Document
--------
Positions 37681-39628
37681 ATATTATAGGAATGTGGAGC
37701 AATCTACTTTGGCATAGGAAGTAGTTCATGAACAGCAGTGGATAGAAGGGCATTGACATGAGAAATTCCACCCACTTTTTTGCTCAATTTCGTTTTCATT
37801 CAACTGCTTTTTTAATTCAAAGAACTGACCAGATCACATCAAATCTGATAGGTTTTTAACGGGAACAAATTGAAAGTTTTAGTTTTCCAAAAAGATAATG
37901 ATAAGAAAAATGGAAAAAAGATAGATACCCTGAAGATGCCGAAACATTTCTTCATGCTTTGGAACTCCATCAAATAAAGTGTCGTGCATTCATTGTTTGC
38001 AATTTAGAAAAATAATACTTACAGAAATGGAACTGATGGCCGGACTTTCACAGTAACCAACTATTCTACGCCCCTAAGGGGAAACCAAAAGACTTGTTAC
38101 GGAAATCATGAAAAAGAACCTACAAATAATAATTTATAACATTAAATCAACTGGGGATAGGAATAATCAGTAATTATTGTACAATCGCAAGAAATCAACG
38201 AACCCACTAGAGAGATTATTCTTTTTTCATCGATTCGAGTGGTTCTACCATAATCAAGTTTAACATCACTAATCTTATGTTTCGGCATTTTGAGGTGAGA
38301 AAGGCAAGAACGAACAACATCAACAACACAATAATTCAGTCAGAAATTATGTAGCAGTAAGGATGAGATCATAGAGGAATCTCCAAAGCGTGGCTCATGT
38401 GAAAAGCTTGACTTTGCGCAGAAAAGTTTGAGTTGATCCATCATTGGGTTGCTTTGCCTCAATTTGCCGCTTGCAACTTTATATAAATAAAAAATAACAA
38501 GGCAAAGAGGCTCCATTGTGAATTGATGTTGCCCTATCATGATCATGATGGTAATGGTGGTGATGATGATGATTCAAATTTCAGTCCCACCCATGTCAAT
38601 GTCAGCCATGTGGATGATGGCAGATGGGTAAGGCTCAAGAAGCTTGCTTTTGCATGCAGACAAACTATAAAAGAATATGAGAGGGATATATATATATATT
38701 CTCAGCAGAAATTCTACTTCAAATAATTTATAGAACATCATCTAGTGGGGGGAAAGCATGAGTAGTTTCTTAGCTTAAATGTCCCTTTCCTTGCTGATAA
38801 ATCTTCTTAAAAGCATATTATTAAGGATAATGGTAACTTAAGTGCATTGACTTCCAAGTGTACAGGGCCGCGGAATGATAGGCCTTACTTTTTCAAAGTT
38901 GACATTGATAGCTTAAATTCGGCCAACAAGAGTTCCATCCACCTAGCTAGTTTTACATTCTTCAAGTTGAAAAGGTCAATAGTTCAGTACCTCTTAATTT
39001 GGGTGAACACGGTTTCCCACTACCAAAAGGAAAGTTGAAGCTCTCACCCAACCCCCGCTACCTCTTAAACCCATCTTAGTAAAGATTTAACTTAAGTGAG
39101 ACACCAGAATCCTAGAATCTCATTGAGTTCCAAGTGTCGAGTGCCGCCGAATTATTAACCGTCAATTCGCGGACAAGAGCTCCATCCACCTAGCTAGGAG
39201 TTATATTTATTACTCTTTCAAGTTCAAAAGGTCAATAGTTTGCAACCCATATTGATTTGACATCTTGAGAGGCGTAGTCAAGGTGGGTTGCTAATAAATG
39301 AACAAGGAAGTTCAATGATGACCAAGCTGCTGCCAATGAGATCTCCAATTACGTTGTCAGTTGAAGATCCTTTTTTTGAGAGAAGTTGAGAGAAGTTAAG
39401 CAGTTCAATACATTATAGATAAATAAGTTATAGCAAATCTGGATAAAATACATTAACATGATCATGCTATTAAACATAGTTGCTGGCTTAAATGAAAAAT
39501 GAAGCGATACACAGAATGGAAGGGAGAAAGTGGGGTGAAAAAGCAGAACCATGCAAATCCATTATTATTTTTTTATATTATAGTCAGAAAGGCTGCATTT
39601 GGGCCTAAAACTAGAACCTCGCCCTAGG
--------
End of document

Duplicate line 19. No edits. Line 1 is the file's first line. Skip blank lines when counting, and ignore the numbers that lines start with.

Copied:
39301 AACAAGGAAGTTCAATGATGACCAAGCTGCTGCCAATGAGATCTCCAATTACGTTGTCAGTTGAAGATCCTTTTTTTGAGAGAAGTTGAGAGAAGTTAAG